Past Opinion, Edition 116-August 1, 2014
Edition 116-August 1, 2014
Ebola strikes West Africa
Virus has potential to be a bio-terrorism hazard
By Thomas Terrio

The tragedy of Ebola has once again reared its destructive head in Africa. Liberia's President Ellen Johnson Sirleaf; has closed several border crossings, restricted public movement and issued orders to quarantine communities directly affected by the outbreak in her nation.

Since the Ebola outbreak, 133 people have died in Liberia, including three healthcare workers and one doctor. In total, more than 670 people in West Africa have died due to the spread of the virus. At present, there is no cure or vaccine to prevent the spread of Ebola.

Fears have risen in the West that the virus could easily spread to a major population centre in the U.S., Canada, or Europe. Many journalists are questioning in the media whether or not there are enough protections in place to deter such a devastating consequence of the Ebola virus suddenly infecting several thousand people in New York, Paris or Toronto. In my view, anything is possible in today's super-connected world. Indeed, vigilence is the key to deterence.

who chart for tracking the ebola vrus

What is the Ebola virus?
According to the World Health Organization: The Ebola Virus, also known as haemorrhagic fever, is a severe, often fatal illness in humans. Ebola outbreaks have a case fatality rate of up to 90 percent. Outbreaks occur primarily in remote villages in Central and West Africa near tropical rainforests.

How Ebola is transmitted to humans
The virus is transmitted to humans from wild animals through the consumption of raw meat from bats, gorillas and chimpanzees. It is then spread in the human population through bodily fluids such as saliva or blood. The virus can also be spread through broken skin or mucous membranes, or from the secretions and organs from bodily fluids of infected people. The virus can also be transmitted through indirect contact with environments contaminated with such fluids such as toilets, bed linen, or cutlery.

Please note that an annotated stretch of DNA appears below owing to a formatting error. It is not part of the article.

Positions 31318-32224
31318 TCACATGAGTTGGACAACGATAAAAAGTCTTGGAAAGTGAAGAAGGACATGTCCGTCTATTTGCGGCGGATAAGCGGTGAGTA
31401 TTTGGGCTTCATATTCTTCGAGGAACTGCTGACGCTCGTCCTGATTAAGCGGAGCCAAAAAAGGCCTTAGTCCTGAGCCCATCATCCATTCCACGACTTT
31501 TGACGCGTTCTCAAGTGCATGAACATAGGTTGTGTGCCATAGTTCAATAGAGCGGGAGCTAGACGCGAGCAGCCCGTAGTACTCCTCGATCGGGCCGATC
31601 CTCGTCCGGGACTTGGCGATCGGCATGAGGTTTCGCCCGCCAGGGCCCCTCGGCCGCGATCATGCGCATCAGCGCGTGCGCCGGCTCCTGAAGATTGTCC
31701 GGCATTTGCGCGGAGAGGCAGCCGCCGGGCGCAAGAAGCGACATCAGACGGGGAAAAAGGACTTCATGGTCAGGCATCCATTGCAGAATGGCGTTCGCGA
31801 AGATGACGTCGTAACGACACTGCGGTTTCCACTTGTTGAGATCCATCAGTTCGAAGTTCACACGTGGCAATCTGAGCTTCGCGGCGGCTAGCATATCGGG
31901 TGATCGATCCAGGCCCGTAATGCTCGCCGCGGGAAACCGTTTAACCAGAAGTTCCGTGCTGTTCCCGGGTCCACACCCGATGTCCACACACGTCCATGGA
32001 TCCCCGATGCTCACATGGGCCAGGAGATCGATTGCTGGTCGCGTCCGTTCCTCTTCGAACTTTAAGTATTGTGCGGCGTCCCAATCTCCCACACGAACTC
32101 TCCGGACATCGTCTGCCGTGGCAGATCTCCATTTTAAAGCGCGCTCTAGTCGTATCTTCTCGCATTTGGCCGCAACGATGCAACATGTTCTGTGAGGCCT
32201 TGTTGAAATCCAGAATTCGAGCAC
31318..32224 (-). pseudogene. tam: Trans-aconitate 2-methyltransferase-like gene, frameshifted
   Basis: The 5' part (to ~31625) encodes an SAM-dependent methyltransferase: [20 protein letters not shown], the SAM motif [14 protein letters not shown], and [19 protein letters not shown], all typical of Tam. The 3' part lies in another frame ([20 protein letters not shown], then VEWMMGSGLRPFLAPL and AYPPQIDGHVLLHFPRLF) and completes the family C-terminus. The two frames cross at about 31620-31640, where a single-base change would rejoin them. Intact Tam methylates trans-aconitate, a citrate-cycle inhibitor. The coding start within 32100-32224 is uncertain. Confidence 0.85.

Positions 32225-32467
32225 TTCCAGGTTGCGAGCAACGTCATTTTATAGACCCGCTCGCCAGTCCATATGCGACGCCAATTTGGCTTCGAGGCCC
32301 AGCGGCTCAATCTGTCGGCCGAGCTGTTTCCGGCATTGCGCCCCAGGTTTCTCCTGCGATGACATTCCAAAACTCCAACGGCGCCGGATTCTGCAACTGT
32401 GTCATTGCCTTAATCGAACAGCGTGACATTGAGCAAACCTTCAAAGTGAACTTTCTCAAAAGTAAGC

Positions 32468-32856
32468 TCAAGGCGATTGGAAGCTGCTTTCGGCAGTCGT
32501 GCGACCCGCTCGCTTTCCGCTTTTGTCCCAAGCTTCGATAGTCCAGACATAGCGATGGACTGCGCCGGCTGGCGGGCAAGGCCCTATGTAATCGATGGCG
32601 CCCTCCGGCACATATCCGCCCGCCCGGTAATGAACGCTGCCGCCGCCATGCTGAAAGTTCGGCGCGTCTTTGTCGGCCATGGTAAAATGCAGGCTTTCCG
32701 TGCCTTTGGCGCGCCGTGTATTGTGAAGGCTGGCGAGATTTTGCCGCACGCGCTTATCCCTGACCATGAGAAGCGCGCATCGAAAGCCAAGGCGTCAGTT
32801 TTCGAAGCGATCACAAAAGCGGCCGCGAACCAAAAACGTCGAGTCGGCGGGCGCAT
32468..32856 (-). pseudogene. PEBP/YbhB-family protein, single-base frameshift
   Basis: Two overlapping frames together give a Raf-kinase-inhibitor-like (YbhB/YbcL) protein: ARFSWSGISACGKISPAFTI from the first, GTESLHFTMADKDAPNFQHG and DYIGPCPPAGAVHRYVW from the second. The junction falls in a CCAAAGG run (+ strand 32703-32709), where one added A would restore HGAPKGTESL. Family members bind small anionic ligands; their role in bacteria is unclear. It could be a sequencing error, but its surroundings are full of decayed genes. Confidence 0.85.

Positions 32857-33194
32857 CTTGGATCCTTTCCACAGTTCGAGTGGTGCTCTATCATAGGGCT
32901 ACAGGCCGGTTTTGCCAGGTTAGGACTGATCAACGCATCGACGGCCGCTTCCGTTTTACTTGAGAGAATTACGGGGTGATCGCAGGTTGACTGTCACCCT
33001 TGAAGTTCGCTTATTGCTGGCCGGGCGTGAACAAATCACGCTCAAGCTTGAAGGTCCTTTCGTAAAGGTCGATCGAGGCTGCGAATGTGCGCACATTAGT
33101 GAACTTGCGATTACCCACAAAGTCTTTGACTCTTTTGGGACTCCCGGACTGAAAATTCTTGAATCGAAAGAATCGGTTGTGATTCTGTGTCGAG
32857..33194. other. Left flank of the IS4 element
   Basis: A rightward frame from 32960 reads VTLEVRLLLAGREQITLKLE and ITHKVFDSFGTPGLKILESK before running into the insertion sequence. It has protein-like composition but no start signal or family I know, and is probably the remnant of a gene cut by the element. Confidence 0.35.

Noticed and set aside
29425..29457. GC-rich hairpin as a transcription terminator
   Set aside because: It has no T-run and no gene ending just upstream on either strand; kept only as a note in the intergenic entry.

Burial ceremonies in which mourners have direct contact with the body of a deceased victim can also play a role in the transmission of Ebola. Men who have recovered from the disease can still transmit the virus through their semen for up to seven weeks after recuperating from the illness. Fruit bats are considered the natural host of the Ebola virus

In order to reduce the risk of animal-to-human transmission from contact with infected fruit bats, monkeys, or apes― raw meat from these animals should not be consumed. All animals should be handled with gloves and other appropriate protective clothing. Animal products i.e., blood and meat from host species must be thoroughly cooked before eaten.

The Ebola virus is also a potential bio-terrorism agent because of its difficulty to contain and manage. It is also a horrific way to die, with fever, diarrhea, and bleeding from the eyes, nose, and internal organs, which presents a dangerous challenge to the spread of the disease.

What is needed is a global effort to contain and ultimately find a cure for such a catastrophic virus. Because sooner or later, if not contained in Africa due to the incubation period of between two and 21 days,  the Ebola virus much like HIV in the 1980’s could find its way to the Americas and Europe, where many more people will die due to the close proximity of transportation systems, airlines, and population affluence.

It is important to note, people who believe they may have been exposed to the Ebola virus should not travel for a minimum of 21 days in order to be certain they have not been infected. Anyone who suspects they may have contracted Ebola should quarentine themselves immediately, and contact the medical authorities in their local jurisdiction.

page 18 link to homepage link to  past edition 115 Link to past edition 117
Thomas Terrio's View from the West Online Magazine